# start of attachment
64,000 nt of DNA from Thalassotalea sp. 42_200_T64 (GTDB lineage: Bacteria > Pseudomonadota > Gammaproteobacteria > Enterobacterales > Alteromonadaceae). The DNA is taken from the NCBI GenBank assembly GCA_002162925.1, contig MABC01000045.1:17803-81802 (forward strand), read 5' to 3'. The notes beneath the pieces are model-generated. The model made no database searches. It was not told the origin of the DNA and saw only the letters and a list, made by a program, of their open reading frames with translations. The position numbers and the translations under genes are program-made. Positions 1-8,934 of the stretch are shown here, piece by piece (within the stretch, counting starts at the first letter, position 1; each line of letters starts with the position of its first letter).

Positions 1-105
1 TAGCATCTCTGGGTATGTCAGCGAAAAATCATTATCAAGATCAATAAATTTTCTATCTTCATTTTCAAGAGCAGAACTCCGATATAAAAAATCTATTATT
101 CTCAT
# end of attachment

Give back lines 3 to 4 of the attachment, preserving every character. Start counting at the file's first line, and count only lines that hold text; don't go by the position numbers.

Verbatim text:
1 TAGCATCTCTGGGTATGTCAGCGAAAAATCATTATCAAGATCAATAAATTTTCTATCTTCATTTTCAAGAGCAGAACTCCGATATAAAAAATCTATTATT
101 CTCAT